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Mayor Ted Wheeler’s office is not known for its transparency.

Granted, mayors’ offices are never as transparent as the public (and the press) would like them to be, but since day one, Wheeler’s team has remained remarkably closed-off to outsiders—including city hall employees working just a floor below. Meanwhile, the limited info that does trickle out of Wheeler’s office drops at seemingly random times, and often contradicts other statements coming from his staff.

In the words of Marshall Runkel, chief of staff to Commissioner Chloe Eudaly: “Disagreement and debate is inevitable and healthy... but [our offices] could work together more effectively if the mayor’s office spoke with one voice.”

There’s no easy explanation as to why Wheeler’s seemingly cloak-and-dagger office functions the way it does. But, as with most workplace problems, it’s easy to point fingers at whoever’s in charge. Up until Friday, that person was Wheeler’s enigmatic chief of staff, Maurice Henderson.

Next week, Henderson, who held the chief of staff position since Wheeler entered the mayor’s office in 2016, will start a new job as TriMet’s Chief Operating Officer. He’s since been replaced by Wheeler’s communications director, Michael Cox.

While Cox’s promotion might not fix all of the puzzling problems coming from Wheeler’s office, it’s as good of an excuse as any to examine the role a chief of staff plays—or should play—in the mayor’s office.

“The mayor’s chief of staff sets the tone for the entire mayor’s office,” says Tim Crail, chief of staff for Commissioner Amanda Fritz.

According to Sonia Schmanski, chief of staff for Commissioner Nick Fish, the ideal chief of staff in the mayor’s office is “someone who wakes up every morning thinking about the best way to help all of council reach the right outcome.” That person should also treat the other commissioners’ chiefs of staff as their primary colleagues, not distant coworkers. I’ll let Schmanski’s wonderfully macabre analogy explain this better: “We’re all flies on the same spiderweb,” she says. “Every move one of us makes affects all of us.” (Note: Schmanski doesn’t think this is a great analogy. “Who’s the spider?” she asks—a question that only improves this analogy.)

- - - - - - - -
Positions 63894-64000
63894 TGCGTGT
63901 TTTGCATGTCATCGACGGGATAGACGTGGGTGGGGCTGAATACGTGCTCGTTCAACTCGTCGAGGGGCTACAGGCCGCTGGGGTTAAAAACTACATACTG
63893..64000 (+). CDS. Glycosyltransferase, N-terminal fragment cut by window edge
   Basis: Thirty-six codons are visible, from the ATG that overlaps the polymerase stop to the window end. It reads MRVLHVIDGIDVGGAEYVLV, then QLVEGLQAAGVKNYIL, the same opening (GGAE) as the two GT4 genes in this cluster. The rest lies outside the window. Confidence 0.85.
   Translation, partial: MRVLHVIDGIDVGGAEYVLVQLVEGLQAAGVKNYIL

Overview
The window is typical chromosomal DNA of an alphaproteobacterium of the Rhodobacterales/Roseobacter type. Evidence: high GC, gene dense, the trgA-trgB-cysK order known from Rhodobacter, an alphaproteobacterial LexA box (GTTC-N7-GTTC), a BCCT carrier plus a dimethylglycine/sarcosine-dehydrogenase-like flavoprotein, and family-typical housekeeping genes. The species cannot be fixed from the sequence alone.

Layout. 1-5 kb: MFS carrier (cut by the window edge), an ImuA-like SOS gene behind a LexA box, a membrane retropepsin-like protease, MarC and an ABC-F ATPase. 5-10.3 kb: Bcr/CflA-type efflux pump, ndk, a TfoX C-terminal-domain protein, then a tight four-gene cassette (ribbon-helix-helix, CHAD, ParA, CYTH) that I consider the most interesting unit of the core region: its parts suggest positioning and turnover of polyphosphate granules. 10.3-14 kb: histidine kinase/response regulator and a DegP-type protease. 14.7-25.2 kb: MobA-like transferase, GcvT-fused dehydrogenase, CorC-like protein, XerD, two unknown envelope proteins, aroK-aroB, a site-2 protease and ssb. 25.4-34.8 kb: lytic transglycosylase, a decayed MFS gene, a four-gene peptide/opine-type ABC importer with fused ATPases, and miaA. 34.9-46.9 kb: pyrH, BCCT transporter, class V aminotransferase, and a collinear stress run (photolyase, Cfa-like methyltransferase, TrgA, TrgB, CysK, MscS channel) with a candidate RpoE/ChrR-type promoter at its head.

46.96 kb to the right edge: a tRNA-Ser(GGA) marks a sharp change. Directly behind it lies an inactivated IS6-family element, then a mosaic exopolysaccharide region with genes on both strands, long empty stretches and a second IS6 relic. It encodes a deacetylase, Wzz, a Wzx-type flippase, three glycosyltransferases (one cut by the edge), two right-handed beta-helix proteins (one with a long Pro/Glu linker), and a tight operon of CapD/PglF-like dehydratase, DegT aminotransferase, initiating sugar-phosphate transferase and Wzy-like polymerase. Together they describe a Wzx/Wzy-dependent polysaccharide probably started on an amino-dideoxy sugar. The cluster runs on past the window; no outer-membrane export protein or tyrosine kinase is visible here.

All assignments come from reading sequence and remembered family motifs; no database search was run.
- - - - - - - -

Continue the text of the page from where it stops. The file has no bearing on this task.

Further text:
Schmanski adds that it can also be useful when the chief of staff is actually present.

Famously, Henderson didn’t check that box. According to multiple city hall staffers who asked to remain anonymous, Henderson was one of the most absent chiefs of staff for a Portland mayor.

“[Henderson] functioned as an ambassador for the mayor’s office... both within Portland and around the world,” says one. “He was not as visible within city hall as I expect Michael [Cox] will be.”

Unlike Henderson, Cox has a background in communications, something that city staff say could detangle the clarity issues that have plagued Wheeler’s office. (That said, ask any Portland journalist about the matter, and they’ll say Wheeler’s current communications team—run by Cox—could use some refining, too.)

Cox also has a history with the mayor that Henderson lacked—he ran Wheeler’s communications team both when Wheeler was state treasurer and when he ran for mayor.

Time will tell if that will make Cox a savvy manager or another yes man. Regardless, the changing of the guard should allow for some intentional tweaks to the office’s current status quo. It’s an opportunity for Wheeler to start fresh with Portlanders, his fellow commissioners, and the press. (Hi!) Because in Portland, every move Wheeler’s office makes affects us all.